Ting Ting

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1,236 kmfrom home
"Being able to communicate has helped me adapt to our new home and better understand Thailand’s culture."
Ting Ting
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"My family’s migrant journey begins during World War II, when my mother’s family migrated from Nepal to Myanmar, and my father’s family from China to Myanmar. My parents met in Tamu – a turbulent town on the Myanmar-India border in 1986 – and later married. Marriage between different ethnic groups was rare at the time, but my parents defied convention.

I was born in Tamu in 1993, and spent the first nine years of my life there. We had 14 dogs at our house, which I later learned were there to protect us from the thieves that regularly tried to break in. I often heard gunfire as a child – fighting between the local rebel group Manipur and the Border Security Force – but I didn’t realize that was unusual. Life in Tamu was all I knew. I still cherish the childhood I had there.

When I was nine, my parents decided that it was too dangerous to stay in Tamu. My father travelled to Yangon, the capital of Myanmar. He found a house and sent for the rest of our family to join him there. Since the day we left for Yangon, I have never returned to Tamu, and there are many aspects of it – my friends, our home and local delicacies – that I still miss.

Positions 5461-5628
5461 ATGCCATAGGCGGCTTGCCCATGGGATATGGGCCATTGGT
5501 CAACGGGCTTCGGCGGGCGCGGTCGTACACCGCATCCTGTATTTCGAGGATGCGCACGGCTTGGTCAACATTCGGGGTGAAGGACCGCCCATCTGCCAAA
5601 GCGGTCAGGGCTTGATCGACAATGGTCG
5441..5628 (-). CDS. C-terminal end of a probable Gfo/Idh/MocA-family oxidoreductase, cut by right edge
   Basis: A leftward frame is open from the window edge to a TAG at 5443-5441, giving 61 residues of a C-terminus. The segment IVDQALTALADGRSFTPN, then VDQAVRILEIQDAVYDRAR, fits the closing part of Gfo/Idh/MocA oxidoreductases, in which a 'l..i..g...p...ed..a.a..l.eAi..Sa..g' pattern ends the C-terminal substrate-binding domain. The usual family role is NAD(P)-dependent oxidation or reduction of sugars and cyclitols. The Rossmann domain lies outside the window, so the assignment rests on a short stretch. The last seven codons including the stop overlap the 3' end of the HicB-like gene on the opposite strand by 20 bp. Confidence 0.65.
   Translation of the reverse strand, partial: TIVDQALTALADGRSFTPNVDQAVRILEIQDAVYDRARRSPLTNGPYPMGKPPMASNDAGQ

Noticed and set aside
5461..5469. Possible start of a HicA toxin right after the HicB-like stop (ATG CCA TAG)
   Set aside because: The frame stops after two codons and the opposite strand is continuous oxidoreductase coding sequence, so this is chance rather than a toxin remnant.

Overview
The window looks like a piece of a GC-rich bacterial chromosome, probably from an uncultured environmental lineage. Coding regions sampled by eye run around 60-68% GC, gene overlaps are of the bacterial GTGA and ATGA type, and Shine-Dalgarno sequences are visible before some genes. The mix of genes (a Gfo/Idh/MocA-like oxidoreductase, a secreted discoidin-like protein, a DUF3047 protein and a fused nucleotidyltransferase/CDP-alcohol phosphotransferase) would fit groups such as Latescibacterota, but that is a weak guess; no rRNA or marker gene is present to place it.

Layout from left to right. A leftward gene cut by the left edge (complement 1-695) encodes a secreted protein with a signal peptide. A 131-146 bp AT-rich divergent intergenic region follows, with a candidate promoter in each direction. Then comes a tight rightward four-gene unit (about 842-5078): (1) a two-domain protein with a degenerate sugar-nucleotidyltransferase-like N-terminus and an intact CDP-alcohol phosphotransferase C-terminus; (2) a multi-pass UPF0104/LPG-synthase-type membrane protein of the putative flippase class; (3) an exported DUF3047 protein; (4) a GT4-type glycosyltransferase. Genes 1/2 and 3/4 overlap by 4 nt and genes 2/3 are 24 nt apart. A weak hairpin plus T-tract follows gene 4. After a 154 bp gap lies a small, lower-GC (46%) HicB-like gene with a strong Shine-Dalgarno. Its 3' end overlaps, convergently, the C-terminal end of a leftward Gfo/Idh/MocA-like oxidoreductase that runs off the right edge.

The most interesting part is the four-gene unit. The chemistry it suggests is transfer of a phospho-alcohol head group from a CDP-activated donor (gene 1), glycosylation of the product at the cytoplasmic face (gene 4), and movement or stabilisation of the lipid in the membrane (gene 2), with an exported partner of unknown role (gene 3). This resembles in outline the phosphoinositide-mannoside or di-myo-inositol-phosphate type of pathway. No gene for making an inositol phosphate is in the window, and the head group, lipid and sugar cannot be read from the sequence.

Once in Yangon, my two sisters and I became immersed in our studies. My parents had high expectations of us, and I had promised them from a young age that I would eventually pursue a doctorate. This was especially important to my mother, who never had the opportunity to go to university. In 2009, my mother, grandmother and eldest sister moved to Bangkok, Thailand. I joined them one year later to pursue my dream of higher education. My father stayed behind Yangon (he doesn’t like travelling), and it’s hard being away from him. I try to talk to him every day; my sisters, mom, grandmother and I take turns going back so that he doesn’t get lonely.

I studied Thai when I arrived in Bangkok. It wasn’t easy, but I’ve found that being able to communicate has helped me adapt to our new home and better understand Thailand’s culture. I’m also volunteering at the Bangkok Art & Cultural Centre, where my knowledge of Myanmar, Nepali and Chinese, English and Thai comes in handy!

There are lots of differences between life in Yangon and Bangkok, the most notable being electricity. When I left Yangon, there were still regular power cuts. It was incredible arriving in Bangkok and finding that there was always electricity at home.

Looking ahead, I’m hoping to work for a few years before beginning my doctorate. I haven’t decided where to go yet, but I might return to Yangon, so I can spend time with my father. I’m also considering studying in the United States, but my mom told me that I can only go if one of my sisters goes with me. I feel blessed to have already had the opportunity to live and learn in two different countries, and excited for the journey the future holds."

Related Sustainable Development Goal(s):


https://together.un.org            http://usaim.org/            https://sustainabledevelopment.un.org